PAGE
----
A possible correlation between MED12 exon 2 mutation status and outcome was investigated in this series of 83 PTs. The presence of a MED12 mutation was not associated with patient outcome in the overall population (p = 0.51) or in the subpopulation of 30 borderline PTs (p = 0.74, data not shown).

Among borderline and malignant tumors, the genomic profiles of the 26 MED12-mutated PTs and the 27 MED12-WT tumors have the same median number of chromosomal number alterations CNAs = 3) (Kruskal Wallis's H test, p = 0.36). The eight most frequent recurrent imbalances encountered in our series of 53 PTs were not significantly associated with MED12 mutation status, even within each group of borderline and malignant PTs (data not shown).

No correlation was observed between MED12 mutations and MED12 expression in the stromal component of PTs, ER/PR expression in the epithelial component of PTs and Ki67 index as a marker of cell proliferation.

Our results showed a significant relationship between MED12 and eight genes: genes of WNT (PAX3 WNT3A, AXIN2), TGFB (TAGLN, TGFBR2, CTGF) and THRA (RXRA ,THRA) signaling pathways. These results confirm that MED12 has a role to be recruited to β-catenin- responsive promoters in a β-catenin-dependent manner to activate transcription in response to Wnt signaling, via PAX3, WNT3a and AXIN2 [20, 21].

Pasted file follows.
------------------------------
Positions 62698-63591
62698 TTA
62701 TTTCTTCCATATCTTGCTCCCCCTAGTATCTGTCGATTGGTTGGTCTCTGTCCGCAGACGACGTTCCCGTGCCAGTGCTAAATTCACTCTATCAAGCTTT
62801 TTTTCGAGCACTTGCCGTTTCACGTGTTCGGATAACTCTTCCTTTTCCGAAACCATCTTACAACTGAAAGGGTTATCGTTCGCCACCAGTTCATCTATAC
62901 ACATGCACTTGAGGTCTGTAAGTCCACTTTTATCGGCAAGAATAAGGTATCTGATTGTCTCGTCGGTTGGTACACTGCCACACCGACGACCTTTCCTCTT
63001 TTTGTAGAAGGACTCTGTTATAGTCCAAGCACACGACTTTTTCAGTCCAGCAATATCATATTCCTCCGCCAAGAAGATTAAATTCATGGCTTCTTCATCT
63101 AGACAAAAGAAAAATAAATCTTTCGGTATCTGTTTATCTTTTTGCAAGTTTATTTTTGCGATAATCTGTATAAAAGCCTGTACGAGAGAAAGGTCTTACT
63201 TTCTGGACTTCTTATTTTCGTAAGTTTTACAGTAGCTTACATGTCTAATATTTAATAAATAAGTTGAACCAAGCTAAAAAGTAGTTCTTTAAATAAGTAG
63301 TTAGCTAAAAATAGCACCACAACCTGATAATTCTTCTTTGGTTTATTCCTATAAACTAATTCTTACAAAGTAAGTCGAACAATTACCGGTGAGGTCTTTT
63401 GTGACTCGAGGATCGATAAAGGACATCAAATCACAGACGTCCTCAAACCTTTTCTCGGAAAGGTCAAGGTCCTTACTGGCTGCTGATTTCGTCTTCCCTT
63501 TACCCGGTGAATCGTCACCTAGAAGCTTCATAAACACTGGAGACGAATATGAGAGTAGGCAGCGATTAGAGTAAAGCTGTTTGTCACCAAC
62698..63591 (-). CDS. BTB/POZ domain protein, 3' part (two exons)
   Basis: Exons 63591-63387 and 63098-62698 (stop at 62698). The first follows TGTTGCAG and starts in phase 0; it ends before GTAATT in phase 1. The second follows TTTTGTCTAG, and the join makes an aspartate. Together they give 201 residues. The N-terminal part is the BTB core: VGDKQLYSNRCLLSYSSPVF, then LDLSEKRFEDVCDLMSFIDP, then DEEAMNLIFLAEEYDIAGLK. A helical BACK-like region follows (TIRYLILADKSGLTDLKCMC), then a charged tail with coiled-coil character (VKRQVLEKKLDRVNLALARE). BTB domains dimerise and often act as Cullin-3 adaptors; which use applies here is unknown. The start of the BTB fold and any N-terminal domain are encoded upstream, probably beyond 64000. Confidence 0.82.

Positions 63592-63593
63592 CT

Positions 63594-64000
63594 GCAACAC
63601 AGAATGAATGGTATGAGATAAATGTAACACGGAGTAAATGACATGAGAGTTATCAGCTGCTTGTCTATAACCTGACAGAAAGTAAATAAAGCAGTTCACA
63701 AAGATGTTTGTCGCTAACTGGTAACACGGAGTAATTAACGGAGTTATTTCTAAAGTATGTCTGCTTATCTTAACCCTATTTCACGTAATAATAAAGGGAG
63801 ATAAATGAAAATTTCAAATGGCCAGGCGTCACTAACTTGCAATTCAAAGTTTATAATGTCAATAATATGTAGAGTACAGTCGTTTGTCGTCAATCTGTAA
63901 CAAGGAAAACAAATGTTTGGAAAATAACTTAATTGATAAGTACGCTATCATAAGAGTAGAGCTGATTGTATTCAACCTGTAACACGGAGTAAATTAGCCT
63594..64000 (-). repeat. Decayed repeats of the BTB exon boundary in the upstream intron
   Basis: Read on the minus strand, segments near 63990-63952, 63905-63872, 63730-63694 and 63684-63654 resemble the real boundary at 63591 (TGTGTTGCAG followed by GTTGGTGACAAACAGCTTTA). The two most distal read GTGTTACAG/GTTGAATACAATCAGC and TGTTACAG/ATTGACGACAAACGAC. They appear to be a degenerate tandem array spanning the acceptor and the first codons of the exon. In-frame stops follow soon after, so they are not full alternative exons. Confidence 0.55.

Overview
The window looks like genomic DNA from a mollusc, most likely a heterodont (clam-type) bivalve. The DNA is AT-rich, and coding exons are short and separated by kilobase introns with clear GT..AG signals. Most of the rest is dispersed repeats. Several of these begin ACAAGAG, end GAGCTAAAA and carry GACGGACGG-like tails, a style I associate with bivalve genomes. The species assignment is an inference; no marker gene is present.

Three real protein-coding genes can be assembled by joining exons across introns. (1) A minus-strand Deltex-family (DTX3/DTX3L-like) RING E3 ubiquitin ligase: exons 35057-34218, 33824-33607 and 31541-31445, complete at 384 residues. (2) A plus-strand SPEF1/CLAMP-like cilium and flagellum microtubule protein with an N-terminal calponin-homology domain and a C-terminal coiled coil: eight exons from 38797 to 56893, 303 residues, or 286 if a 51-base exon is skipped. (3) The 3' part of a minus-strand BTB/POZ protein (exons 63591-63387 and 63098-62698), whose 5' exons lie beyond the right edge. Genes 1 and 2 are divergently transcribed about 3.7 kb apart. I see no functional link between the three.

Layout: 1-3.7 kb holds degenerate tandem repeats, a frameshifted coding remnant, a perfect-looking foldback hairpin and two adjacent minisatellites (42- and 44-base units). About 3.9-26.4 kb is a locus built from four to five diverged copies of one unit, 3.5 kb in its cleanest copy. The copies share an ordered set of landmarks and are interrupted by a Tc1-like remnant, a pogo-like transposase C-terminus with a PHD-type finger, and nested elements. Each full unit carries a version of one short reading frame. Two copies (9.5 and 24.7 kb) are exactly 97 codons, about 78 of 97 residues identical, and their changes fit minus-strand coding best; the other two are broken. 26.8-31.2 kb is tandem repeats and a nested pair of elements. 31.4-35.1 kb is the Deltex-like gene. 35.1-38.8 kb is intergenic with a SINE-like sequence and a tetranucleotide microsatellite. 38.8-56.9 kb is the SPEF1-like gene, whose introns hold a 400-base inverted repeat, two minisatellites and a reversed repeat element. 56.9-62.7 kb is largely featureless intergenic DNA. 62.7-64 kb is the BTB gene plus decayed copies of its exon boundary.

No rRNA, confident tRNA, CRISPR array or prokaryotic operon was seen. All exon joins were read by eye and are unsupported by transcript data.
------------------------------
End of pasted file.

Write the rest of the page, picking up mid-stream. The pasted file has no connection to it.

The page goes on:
These results also confirm the interaction between MED12 and TGFbR2 [22]. MED12 is active in the cytoplasm, where it negatively regulates TGFbR2 via a physical interaction. MED12 suppression therefore results in activation of TGF-bR signaling, which is both necessary and sufficient for drug resistance [22, 23]. Further investigations are necessary to study the intriguing interaction between MED12 signaling pathways and THRA and RXRA nuclear receptors [24]. It is noteworthy that RARA, recently identified as being frequently mutated in PTs [6], was not differentially expressed between MED12-mutated tumors and MED12-WT tumors in our series.